A Census of the Wild

A government report takes a look at what we have left and where we are heading


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Most of the trends reported in these volumes are, unsurprisingly, negative: declines in the numbers of individual species, declines in habitats such as wetlands. But there are surprises. In the section on grasslands, running up the center of the country from Texas to Canada, there are maps of the ranges of endemic bird species. The maps are color-coded, with shades of purple indicating declines and shades of green for increases.

On the maps, most of the birds appear to be holding their own, and some, photogenic ones like the ferruginous hawk and the Mississippi kite, are increasing across parts of their range. Some of it has to do only with shifts in where they breed, but it's nice to look at the maps and see more green than purple.

Nature isn't all handsome birds of prey. In the section on the Southwest, I came across cryptobiotic crusts found in arid lands: living layers on top of what would otherwise be bare soil. It never would have occurred to me that this crunchy stuff was alive, but apparently it is a community of blue-green algae (now also known as cyanobacteria), lichens, mosses, microfungi and bacteria. The "crust" is created whenever there's enough moisture for the algal filaments to move through the soil, leaving behind a mucilaginous substance that binds loose dirt particles. The crusts reduce wind erosion, store water when it rains, and add nitrogen and organic matter — both always in short supply in desert soils — to the ecosystem.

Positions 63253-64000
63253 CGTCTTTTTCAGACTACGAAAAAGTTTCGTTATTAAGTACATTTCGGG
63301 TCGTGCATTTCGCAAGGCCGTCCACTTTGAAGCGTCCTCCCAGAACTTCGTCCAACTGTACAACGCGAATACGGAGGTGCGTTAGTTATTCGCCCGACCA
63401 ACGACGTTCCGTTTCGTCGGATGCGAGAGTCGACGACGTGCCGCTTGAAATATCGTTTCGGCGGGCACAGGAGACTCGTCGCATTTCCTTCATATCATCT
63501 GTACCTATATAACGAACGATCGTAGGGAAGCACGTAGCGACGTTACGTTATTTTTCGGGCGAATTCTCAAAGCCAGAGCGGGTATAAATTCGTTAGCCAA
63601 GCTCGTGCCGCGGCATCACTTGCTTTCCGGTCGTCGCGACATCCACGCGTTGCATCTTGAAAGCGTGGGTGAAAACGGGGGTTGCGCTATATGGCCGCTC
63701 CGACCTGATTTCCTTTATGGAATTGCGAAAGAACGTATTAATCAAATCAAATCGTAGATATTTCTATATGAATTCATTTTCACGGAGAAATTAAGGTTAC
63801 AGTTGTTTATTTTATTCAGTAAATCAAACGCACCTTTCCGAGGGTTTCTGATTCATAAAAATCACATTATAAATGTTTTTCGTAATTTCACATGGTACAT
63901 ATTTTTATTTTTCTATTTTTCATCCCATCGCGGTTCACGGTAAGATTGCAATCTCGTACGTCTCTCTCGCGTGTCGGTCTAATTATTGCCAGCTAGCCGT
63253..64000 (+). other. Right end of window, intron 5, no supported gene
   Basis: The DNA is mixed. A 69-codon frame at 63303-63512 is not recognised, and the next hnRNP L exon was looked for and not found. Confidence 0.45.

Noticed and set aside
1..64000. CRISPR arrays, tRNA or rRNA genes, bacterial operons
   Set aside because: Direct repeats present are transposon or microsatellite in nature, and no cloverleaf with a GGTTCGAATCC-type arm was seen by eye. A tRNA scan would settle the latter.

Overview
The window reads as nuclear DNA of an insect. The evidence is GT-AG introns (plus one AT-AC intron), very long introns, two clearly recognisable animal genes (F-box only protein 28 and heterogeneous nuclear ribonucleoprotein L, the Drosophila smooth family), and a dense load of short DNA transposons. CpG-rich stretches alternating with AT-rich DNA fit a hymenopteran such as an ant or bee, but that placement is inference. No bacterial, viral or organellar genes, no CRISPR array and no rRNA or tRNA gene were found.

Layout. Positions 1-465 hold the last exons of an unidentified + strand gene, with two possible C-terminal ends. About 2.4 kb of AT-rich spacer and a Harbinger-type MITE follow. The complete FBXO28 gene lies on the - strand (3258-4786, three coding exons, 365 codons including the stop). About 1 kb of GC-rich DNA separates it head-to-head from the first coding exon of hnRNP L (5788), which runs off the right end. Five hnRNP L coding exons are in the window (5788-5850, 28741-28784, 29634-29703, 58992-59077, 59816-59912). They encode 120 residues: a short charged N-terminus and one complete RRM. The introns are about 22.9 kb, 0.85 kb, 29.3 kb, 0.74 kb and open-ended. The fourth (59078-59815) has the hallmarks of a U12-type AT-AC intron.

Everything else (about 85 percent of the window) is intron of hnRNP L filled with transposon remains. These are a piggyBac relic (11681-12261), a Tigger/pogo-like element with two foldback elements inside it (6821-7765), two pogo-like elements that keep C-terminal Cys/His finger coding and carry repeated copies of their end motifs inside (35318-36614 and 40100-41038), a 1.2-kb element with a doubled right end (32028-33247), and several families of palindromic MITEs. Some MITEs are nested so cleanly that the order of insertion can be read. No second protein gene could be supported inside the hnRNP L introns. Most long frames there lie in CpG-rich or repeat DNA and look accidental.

Pleasant little surprises pop up here and there. In the references for the section on Puerto Rico and the Virgin Islands, the name T. A. Wiewandt appears. This is Tom Wiewandt, a first-rate photographer whose work has appeared in this magazine. The reference is to his 1977 doctoral dissertation, "Ecology, behavior, and management of the Mona Island ground iguana, Cyclura stejnegeri." (Mona Island is a 13,633-acre wildlife refuge off the west coast of Puerto Rico.)

For the people who manage our natural resources, Status and Trends is an important beginning. For amateur naturalists, it is somewhere between a reference book and a travel guide. It is something I never thought I'd say of a government report: hard to put down.

By John P. Wiley, Jr.


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